‘Beaver River Country’ by Edward Pitts

In his new book of Adirondack history, “Beaver River Country,” Edward Pitts takes us to a part of the region less frequented and less well known than most. My only previous contact with the area came when I traveled there to research an article some years ago. This book offers reason to return.

Pitts is thorough. He covers the geology, with good explanations on glaciation, and he makes thoughtful comments on native presence. When it comes to later times, he gives clarity to some of the speculative efforts that dominated early land transactions in the North Country, helping the reader better understand names like Totten and Crossfield, Macomb and Brown.

Then it’s time for more traditional Adirondack tales, those about lumbering, trapping and primitive settlement. When farming didn’t prove feasible, entrepreneurial types took to guiding hunters and fishermen. Building cabins, and aided by exuberant children and intrepid wives, they carved out small incomes from urban clients lured to the wilderness by books written by Joel Headley, William H. H. Murray, and others. Some operations evolved into sportsmen’s hotels.

More wealthy arrivals began amassing land. Some, like William Seward Webb, operated with impunity, while the merely comfortably well-off or middle class had to take on risks or collaborate and create clubs. The Rap-Shaw Club (to which the author belongs) still thrives. Others, like the Beaver River Club, are long gone.

Railroads and dams are key to understanding the region’s history. Growth ensued after Webb’s Mohawk and Malone Railroad (later called the Adirondack Division of New York Central) came in 1892. Webb acquired 350,000 acres for right-of-way, ultimately keeping 40,000 for his own private enclave at Nehasane Park.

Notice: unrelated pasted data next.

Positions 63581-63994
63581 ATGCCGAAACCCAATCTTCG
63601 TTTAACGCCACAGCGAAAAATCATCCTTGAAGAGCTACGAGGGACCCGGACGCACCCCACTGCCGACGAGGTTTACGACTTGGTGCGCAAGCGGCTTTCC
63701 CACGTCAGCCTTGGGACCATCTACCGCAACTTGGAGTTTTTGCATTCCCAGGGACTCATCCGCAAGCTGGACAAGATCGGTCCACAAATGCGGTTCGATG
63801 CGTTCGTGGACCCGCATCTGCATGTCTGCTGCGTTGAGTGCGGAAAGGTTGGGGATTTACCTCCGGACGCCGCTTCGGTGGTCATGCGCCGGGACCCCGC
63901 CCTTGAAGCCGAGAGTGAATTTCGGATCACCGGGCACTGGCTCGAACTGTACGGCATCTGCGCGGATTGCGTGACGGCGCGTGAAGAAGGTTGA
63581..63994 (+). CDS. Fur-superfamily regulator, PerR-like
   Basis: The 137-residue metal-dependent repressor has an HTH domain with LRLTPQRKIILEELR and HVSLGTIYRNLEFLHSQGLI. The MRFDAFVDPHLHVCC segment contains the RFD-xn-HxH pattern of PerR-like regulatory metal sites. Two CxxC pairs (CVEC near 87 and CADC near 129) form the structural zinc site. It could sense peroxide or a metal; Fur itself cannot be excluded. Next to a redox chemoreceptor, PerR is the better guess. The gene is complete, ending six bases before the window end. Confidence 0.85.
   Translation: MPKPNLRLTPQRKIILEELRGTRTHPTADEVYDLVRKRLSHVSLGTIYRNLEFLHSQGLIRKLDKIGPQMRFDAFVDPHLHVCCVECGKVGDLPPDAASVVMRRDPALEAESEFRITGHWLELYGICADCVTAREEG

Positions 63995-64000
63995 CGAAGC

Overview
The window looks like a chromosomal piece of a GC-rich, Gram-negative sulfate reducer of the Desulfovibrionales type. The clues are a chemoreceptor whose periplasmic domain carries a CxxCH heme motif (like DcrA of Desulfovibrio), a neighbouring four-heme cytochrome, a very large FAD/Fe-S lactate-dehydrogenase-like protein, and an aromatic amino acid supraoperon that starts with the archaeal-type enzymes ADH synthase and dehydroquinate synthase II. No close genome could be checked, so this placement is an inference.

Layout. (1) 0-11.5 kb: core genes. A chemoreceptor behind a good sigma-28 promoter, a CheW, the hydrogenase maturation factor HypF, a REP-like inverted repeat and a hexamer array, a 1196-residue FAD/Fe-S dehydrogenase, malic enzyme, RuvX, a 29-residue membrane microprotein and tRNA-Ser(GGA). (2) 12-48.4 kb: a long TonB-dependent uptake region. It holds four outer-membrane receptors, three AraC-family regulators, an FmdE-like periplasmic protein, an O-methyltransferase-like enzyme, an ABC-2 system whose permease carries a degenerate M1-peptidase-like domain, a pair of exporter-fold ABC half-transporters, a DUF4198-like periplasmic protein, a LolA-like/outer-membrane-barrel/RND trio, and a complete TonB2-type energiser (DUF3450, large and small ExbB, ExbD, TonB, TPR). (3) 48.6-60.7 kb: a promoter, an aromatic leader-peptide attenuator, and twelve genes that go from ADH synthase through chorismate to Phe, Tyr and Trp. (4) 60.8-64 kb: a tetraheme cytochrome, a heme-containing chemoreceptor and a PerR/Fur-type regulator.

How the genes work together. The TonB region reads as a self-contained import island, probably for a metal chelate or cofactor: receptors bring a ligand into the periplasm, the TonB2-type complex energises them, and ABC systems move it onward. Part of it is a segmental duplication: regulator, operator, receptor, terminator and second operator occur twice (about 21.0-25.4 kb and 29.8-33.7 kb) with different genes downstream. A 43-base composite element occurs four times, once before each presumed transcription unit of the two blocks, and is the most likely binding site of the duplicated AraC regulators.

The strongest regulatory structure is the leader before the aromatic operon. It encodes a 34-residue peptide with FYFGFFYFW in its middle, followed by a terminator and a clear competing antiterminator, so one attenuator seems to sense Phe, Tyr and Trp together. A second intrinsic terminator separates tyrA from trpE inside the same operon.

The dams that created Stillwater Reservoir permanently transformed the often marshy Beaver River, but it wasn’t done without plenty of politics and influence from business interests. Water requirements for the ill-fated Black River Canal were more of a factor than I’d previously realized.

Risks for those seeking footholds, whether to settle or merely come for recreation, included threats from bigger landowners, financial crises, and changing state regulations. And some faced eviction, fire and flooding from newly constructed dams. I was amazed how many individuals and clubs relocated buildings, even good-sized lodges, in anticipation of being inundated by water.

The last passenger train came through in 1964, and the settlement at Beaver River has no road access. Still, people flock to this rustic retreat. During my one previous visit, we traveled by boat from Stillwater and ate lunch at the Norridgewock Hotel. The first inn with that name stood from 1899 through 1914. This, and some successors, succumbed to fire. Today’s version dates to 1974.

How does the Norridgewock manage to thrive? And why are there still a good 100 seasonal camps at Beaver River? That’s attributable to the growth of snowmobile traffic. The first one reached Stillwater and Beaver River in 1959, and they continue to come.

The book perhaps has more detail than needed for readers not specifically interested in this particular region. However, it’s very smoothly written and gives useful insights into the Adirondacks as a whole. Sketches of unique characters and humorous anecdotes keep the flow moving. Butterfly collecting came as no surprise, but I hadn’t expected the “novel amusement” of blowing soap bubbles at a Beaver River Club party in 1895.

Interesting photographs and old maps complement the text. I would have appreciated some modern map renderings, however, to better ground me in the various locations.

Still, I enjoyed the book, and I consider it an essential volume for a complete Adirondack collection.


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